Zippidy Doo Da

I'm not stupid, I'm from Texas!

Friday, November 22, 2013

President Kennedy Assassinated!

Well, had enough of the hagiography already? Between the idiot media and the family PR machine it’s enough to make even a history buff ready to hurl. The City of Dallas, with the co-operation of the Kennedy family, has thousands of visitors attending it’s first-ever memorial in Dealey Plaza and is thrilled to finally be shedding that old label “the city of hate” (I prefer JFK’s appellation; “nut country.”) It is nice to see David Brinkley on the tube again; reminds me of his parting shot on Clinton in 1996 and his hilarious World War II memoir “Washington Goes to War.”

But as long as we’re looking at him and hearing about him, we might as well think about who he was and what he meant to us. Like the rest of us, Kennedy was a walking bundle of contradictions.

The Senator Kennedy who ran for re-election in 1958 flogging a non-existent “missile gap” signed, as President, a treaty banning nuclear tests in the atmosphere, in outer space and under water. This, at the height of the cold war, when mushroom clouds were a tourist attraction in Nevada and nuclear fallout was raining down on upstate New York.

This elected plutocrat, whose father famously told him not to buy one more vote than was needed because “I’m not paying for a landslide,” may have been the first “trickle-down economist.” Remember “a rising tide lifts all boats?” Funny though, the Revenue Act of 1964 ultimately passed under LBJ lowered top income tax rates from 91% to 70%, and corporate rates from 52% to 48%. How many of today’s tax protesters could get their minds around rates like that. In those days corporate taxes were twice the share of revenue they are today; goes to show who’s running the country now that corporations are ‘people’ and money is ‘speech.’ Contrary to predictions, tax revenue as percent of GDP actually increased after these cuts, and unemployment fell. Unfortunately, tax cutters in decades since then have had no such success. A funny note from one of the bios on PBS; Kennedy said that he first learned of the Great Depression studying history, that he was unaware of it growing up in the 1930’s.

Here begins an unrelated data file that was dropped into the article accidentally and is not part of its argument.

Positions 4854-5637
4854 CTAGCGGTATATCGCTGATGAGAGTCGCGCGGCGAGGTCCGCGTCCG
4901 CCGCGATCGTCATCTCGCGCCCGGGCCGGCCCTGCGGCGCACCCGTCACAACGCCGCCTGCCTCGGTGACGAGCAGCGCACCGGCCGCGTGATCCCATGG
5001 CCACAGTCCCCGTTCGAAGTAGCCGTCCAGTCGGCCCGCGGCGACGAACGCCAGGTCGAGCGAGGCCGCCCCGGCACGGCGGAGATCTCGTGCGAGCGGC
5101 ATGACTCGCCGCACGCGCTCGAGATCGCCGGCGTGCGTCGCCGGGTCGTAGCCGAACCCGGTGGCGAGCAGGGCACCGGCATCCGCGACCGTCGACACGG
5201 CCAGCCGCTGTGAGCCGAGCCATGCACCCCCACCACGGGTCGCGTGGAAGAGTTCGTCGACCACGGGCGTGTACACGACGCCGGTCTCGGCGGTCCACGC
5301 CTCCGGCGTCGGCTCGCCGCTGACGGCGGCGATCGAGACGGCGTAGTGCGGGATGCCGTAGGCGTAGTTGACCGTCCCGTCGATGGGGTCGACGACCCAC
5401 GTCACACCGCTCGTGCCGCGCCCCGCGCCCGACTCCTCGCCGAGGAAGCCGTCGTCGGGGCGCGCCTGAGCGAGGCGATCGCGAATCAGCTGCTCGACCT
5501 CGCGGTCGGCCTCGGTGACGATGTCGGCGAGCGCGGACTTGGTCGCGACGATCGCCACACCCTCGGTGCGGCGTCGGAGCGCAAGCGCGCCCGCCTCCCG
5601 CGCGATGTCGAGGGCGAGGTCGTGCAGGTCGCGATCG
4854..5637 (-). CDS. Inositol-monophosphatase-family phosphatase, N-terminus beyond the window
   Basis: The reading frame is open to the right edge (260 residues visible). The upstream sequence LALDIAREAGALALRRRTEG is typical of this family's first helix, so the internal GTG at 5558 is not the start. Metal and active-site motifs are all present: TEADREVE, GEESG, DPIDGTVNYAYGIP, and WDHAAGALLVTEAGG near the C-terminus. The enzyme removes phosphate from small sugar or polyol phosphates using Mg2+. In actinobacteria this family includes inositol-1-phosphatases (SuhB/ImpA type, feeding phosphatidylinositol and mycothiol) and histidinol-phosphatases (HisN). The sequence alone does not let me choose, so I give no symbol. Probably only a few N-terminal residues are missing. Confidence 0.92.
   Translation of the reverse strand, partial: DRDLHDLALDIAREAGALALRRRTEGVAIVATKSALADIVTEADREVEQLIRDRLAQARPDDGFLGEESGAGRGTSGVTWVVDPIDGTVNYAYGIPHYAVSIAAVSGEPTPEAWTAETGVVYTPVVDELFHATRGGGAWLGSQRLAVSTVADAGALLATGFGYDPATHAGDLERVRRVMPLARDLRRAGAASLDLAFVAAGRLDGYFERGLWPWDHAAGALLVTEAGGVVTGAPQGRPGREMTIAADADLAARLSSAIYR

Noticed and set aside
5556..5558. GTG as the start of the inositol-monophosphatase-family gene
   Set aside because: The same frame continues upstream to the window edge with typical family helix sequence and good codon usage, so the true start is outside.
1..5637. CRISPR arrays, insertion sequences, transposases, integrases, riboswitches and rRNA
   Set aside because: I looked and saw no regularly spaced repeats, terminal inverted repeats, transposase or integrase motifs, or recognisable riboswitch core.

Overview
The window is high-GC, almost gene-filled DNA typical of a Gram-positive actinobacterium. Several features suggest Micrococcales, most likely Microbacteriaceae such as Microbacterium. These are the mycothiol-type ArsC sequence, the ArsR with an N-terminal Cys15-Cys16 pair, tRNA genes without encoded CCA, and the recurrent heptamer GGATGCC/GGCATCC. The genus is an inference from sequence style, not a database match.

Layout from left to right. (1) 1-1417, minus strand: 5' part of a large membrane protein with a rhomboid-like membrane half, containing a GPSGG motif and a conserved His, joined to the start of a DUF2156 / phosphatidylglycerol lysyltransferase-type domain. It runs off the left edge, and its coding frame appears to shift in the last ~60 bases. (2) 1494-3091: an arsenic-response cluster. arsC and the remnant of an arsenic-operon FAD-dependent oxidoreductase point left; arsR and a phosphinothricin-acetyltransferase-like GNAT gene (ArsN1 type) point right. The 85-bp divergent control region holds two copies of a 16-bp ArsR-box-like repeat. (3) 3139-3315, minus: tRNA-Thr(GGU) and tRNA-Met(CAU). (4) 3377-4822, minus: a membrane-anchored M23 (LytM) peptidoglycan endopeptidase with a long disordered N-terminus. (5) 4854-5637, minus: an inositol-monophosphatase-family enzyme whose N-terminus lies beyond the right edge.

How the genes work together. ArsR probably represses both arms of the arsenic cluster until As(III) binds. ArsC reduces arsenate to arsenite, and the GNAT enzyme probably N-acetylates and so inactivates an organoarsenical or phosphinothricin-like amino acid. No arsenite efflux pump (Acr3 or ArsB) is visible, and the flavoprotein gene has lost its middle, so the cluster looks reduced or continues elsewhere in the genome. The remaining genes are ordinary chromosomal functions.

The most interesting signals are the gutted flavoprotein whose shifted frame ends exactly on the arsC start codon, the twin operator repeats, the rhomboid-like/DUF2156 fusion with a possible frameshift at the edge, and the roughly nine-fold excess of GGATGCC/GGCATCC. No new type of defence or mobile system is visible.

The Cold Warrior who went along with the Bay of Pigs invasion, Operation Mongoose and other horrors found another way when the Joint Chiefs advised that he respond to Soviet missiles in Cuba with a nuclear first strike on Russia and China (why China? –‘because we could.’)

And then there’s Vietnam. Biographer Richard Reeves quotes Kennedy saying in 1963: “We don’t have a prayer of staying in Vietnam. Those people hate us. They are going to throw our asses out of there at any point. But I can’t give up that territory to the communists and get the American people to re-elect me.” Lyndon Johnson continued this hopeless escalation because to end it would have been bad politics. So did maybe a million people die because of the illusions and ambitions of the Eisenhower, Kennedy, Johnson and Nixon administrations? -And people call the assassination a tragedy.